The North West District has since the beginning of the year recorded a total of 200 sexual offences, 56% percent of which involves children. Out of these cases, 76 are that of defilement while 102 is rape involving minors.
This was revealed by the Assistant Minister of Local Government and Rural Development, Mabuse Pule when addressing a social workers meeting in Maun on Tuesday. Pule is currently having a series of meetings across the country addressing issues relating to children and social welfare.
Pule indicated that despite government and various non-governmental organisations’ continued efforts to combat child sexual abuse, the case continue to escalate across the country.
He further said in most incidents children are sexually abused by family members. He expressed concern that mothers tend to silence the abused child in order to protect the perpetrators even when they are aware of the abuse the child is going through.
Pule further noted that some disadvantaged families are often bribed by the perpetrators for them not to report the matter, an act which he condemned noting that culprits often take advantage of the family’s social status to sexually abuse a child.
He further said that perpetrators, who mostly are men should be brought to book, urging social workers to work closely with the courts and the police to ensure that child sexual abuse cases are given the needed attention. He further urged them to network with school heads in order to address issues of sexual abuse.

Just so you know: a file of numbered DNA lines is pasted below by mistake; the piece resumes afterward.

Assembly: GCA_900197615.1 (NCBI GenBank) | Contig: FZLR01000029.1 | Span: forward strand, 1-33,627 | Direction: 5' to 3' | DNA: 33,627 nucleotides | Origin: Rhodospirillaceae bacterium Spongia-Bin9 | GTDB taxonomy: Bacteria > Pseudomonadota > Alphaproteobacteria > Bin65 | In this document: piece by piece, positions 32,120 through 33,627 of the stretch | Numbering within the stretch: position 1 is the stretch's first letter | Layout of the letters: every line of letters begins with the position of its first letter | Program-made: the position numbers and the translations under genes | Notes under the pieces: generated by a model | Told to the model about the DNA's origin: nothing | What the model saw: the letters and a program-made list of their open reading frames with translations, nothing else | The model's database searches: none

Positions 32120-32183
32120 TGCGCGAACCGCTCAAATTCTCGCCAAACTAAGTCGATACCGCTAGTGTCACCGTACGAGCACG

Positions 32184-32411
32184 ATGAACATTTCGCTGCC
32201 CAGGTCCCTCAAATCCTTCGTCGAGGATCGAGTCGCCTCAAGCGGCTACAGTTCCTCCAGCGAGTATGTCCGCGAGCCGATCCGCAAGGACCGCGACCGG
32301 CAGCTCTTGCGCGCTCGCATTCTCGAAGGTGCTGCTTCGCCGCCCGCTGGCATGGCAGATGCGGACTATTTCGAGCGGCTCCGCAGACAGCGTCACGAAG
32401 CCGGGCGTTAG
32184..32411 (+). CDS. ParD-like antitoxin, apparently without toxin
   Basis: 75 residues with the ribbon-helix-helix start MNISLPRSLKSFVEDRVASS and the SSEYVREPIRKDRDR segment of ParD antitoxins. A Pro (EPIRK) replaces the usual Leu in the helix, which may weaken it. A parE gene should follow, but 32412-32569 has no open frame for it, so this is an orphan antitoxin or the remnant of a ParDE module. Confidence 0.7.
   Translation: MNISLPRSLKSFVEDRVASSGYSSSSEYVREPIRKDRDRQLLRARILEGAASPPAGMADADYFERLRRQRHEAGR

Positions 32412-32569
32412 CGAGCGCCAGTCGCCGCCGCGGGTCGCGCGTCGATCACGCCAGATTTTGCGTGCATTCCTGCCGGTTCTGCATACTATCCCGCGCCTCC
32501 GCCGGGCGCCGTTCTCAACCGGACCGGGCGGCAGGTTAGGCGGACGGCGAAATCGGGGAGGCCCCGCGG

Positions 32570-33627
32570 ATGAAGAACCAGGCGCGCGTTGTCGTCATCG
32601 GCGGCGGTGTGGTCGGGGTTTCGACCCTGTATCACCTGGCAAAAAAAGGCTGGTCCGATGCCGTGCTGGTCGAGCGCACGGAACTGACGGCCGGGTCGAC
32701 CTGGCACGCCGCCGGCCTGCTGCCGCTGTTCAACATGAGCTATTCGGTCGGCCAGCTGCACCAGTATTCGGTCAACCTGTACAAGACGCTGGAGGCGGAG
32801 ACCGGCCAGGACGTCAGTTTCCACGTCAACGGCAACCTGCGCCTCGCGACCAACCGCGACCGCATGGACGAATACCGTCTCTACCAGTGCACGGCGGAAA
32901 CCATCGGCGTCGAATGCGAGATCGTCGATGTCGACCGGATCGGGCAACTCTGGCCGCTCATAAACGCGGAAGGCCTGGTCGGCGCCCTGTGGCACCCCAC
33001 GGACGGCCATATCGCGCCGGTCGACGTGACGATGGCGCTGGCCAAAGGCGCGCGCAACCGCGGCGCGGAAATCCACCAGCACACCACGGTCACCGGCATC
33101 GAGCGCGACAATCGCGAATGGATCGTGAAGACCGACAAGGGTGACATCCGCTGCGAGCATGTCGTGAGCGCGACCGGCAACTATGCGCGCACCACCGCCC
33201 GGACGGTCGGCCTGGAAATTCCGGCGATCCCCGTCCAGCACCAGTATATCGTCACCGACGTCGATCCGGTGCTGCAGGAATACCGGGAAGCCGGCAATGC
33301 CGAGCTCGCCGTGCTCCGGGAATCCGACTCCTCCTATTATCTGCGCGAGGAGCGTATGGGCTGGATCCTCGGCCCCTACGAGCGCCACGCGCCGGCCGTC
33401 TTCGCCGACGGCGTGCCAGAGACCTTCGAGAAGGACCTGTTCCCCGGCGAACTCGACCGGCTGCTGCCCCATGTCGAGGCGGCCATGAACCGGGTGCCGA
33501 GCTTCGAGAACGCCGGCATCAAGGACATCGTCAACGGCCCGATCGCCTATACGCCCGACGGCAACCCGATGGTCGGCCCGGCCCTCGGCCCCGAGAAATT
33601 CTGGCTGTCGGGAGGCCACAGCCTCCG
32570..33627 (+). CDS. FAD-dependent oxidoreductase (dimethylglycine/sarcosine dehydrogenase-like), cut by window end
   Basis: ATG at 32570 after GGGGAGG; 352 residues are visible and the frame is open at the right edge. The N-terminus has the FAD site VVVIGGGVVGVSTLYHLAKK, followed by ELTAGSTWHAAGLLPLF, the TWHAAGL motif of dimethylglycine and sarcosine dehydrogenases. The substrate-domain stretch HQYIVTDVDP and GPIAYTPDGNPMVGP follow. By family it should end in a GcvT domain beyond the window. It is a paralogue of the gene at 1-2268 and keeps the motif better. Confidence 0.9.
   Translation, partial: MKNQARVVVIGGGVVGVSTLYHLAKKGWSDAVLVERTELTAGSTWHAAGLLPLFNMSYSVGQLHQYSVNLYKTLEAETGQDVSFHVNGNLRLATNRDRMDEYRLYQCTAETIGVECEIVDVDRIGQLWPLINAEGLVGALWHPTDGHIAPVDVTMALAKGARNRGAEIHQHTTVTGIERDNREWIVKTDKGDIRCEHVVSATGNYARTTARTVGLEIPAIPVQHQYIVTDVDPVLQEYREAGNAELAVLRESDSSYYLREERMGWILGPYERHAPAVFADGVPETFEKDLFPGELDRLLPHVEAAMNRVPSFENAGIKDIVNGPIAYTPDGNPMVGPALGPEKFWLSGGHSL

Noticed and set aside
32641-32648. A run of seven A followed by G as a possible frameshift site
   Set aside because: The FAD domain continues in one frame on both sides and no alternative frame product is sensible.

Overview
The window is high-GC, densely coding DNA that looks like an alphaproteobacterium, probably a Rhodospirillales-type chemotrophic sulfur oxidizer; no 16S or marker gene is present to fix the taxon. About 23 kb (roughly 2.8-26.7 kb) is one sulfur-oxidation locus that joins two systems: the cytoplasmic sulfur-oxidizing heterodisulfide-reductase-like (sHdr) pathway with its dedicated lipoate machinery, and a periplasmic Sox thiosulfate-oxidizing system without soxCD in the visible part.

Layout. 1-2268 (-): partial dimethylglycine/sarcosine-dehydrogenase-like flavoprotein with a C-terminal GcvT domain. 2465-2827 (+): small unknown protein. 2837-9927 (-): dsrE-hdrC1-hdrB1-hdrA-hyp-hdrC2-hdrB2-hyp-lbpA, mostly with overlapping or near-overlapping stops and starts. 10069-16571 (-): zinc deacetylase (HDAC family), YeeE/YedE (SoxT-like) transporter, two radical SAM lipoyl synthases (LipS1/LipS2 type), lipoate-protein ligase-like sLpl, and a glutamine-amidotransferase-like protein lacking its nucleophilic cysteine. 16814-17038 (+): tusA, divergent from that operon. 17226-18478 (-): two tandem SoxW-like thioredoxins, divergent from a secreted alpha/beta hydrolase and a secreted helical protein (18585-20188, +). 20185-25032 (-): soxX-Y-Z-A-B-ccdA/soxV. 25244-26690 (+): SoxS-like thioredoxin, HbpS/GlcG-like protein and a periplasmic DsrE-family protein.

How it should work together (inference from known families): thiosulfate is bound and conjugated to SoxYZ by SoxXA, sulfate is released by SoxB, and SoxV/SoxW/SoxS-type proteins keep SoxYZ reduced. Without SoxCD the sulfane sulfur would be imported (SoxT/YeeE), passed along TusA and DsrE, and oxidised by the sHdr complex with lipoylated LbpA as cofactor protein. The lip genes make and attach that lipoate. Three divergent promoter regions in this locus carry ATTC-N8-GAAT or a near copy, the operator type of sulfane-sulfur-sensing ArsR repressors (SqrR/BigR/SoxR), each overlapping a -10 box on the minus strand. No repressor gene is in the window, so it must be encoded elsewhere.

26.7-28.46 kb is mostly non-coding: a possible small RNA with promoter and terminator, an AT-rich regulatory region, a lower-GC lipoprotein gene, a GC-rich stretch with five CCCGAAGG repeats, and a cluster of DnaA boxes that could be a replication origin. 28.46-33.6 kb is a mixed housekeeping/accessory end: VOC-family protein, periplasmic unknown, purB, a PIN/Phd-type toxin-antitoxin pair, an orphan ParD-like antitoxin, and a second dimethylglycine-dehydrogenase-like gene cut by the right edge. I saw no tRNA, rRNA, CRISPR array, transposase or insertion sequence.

He further urged social workers to come up with programmes develop children to be assertive and firm enough to stand against abuse and be able to defend themselves.
“I urge social workers to call a men and boys Kgotla to talk about issues of child sexual abuse and how it can affect a child’s life. Women and the girl child should also have separate meetings and be taught to avoid protecting perpetrators regardless of whatever reasons they may think of,” Pule said.
Meanwhile Pule has raised another concern of the trafficking of children from rural areas to urban areas for labour. He indicated that in most cases children as young as 12 years are taken from their disadvantaged families rural areas to urban areas.
“From my understanding of the children’s act taking a child from one area to another to work for you is not only child labour, it is also child trafficking,” Pule said.
Pule has indicated that the act is very secretive with most children and parents usually in the dark about the illegal act.